Cloud has the potential to deliver an even more powerful experience in the future by enabling ultra-high-end GPUs like the GeForce GTX 680 to stream ultra-high-quality graphics such as those made possible by UE4 to a huge range of devices, well beyond console capabilities. The result will be that more people can enjoy EPIC’s games on more devices at higher quality.”
— Tim Sweeney, founder and CEO, EPIC Games
Cloud Gaming Moves at the Blink of an Eye with NVIDIA GeForce GRID Page 4
“The compelling advances that GeForce GRID introduces to cloud gaming are especially beneficial to Capcom game fans, as we are focused on delivering AAA action games that are reliant on low latency for the best experience. We are, therefore, very excited about NVIDIA’s contributions in this space.”
— Masaru Ijuin – Deputy General Manager, Technology Research and Development, Capcom Co., Ltd.
“Online gaming with underlying cloud infrastructure is an important part of modern games. Cloud gaming is an exciting new way of delivering games to streaming customers. In reviewing NVIDIA’s GeForce GRID, I see the potential for this technology to reduce some of the latency issues that affect game streaming. This is an exciting development.”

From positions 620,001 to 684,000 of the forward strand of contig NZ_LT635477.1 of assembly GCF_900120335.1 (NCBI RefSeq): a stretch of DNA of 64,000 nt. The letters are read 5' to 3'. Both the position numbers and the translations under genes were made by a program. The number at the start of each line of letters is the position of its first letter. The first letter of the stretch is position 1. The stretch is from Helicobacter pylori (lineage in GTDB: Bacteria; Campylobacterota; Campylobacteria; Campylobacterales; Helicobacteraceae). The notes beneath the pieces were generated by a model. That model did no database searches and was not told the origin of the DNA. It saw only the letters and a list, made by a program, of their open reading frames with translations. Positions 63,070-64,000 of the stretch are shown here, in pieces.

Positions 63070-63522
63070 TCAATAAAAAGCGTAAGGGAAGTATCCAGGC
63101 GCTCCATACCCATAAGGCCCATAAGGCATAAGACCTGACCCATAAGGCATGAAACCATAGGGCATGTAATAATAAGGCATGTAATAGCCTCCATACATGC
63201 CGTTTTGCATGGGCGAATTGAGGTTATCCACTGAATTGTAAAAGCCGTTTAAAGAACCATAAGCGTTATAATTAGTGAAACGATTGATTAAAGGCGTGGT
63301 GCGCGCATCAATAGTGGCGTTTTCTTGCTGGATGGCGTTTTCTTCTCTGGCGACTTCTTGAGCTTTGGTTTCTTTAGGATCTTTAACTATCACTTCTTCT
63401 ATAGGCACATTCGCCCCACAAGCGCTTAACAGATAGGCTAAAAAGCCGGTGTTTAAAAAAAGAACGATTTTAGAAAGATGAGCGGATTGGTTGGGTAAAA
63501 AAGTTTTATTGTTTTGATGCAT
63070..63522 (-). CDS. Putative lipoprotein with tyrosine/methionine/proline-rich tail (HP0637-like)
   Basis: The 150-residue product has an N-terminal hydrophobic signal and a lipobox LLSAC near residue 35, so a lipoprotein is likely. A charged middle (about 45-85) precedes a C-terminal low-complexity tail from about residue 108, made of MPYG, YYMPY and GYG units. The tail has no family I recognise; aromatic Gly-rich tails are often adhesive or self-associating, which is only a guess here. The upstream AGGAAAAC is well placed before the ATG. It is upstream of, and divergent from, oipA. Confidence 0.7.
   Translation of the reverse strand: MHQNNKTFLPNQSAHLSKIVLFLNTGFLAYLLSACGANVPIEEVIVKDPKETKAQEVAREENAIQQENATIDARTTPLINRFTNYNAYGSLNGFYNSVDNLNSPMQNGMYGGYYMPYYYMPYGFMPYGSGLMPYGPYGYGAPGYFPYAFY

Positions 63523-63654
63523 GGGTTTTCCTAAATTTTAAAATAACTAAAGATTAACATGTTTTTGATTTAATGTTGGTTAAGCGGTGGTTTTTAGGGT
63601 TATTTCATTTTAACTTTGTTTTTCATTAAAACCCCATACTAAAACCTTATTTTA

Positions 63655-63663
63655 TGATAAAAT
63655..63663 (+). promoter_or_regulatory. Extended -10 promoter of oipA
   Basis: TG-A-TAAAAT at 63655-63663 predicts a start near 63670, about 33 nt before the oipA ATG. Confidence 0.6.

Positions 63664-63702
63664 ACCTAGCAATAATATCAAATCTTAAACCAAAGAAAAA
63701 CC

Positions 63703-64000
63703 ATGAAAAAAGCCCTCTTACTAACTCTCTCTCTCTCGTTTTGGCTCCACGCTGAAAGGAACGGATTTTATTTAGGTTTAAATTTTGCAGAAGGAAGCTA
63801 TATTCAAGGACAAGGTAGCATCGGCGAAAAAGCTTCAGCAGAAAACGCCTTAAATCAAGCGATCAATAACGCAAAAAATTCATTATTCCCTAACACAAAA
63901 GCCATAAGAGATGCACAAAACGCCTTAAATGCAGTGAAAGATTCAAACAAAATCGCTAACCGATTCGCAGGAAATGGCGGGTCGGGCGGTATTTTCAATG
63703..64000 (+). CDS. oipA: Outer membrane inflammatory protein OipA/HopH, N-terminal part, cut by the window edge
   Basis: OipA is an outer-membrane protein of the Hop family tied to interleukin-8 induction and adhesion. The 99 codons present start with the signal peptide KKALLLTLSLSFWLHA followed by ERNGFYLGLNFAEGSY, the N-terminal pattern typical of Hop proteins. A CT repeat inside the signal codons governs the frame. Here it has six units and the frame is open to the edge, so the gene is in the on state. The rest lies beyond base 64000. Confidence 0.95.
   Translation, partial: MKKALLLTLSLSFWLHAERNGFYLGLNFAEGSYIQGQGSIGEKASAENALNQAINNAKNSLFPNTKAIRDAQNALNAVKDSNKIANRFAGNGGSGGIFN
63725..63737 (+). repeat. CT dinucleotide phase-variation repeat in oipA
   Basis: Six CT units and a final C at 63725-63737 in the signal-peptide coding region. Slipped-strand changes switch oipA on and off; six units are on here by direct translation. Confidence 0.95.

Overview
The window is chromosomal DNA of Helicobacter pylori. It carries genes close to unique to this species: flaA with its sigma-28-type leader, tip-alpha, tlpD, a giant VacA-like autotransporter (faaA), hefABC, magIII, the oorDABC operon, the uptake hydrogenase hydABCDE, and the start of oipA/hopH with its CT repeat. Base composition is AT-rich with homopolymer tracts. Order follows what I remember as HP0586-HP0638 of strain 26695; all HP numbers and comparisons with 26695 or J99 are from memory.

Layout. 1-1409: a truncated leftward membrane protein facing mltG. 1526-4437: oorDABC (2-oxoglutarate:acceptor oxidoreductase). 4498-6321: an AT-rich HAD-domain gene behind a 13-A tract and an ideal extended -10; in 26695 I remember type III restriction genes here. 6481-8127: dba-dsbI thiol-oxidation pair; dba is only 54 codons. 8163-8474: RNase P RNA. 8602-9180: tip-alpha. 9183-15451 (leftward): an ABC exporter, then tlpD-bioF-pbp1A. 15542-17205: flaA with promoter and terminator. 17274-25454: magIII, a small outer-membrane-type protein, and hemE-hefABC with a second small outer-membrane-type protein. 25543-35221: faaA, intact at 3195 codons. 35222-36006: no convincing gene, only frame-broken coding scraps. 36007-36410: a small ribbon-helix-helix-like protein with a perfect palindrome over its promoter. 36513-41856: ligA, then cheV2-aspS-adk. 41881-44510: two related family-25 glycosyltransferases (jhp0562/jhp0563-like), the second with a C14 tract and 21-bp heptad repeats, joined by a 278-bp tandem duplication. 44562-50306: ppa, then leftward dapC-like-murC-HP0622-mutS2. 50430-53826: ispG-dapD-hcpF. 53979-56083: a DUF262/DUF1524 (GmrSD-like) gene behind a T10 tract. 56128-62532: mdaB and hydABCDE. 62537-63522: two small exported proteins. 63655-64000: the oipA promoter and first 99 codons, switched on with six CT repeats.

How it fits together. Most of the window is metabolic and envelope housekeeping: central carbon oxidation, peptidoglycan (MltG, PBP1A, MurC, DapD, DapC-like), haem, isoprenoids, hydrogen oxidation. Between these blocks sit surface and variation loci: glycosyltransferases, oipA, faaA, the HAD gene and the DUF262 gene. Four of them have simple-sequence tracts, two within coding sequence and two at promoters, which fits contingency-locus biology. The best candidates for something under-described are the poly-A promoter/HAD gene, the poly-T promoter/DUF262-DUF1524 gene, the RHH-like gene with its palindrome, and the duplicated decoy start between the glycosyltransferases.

— Juancho Buchanan, vice president of Technology, THQ Inc.
For more information about GeForce GRID, please visit: http://www.nvidia.com/geforcegrid.
About GTC The GPU Technology Conference (GTC) advances global awareness of GPU computing and visualization, and their importance to the future of science and innovation. View the latest news from NVIDIA and its partners in the GTC press room.
About NVIDIA NVIDIA (NASDAQ: NVDA) awakened the world to computer graphics when it invented the GPU in 1999. Today, its processors power a broad range of products from smartphones to supercomputers. NVIDIA’s mobile processors are used in cell phones, tablets and auto infotainment systems. PC gamers rely on GPUs to enjoy spectacularly immersive worlds. Professionals use them to create 3D graphics and visual effects in movies and to design everything from golf clubs to jumbo jets. And researchers utilize GPUs to advance the frontiers of science with high performance computing. The company has more than 4,500 patents issued, allowed or filed, including ones covering ideas essential to modern computing. For more information, see www.nvidia.com.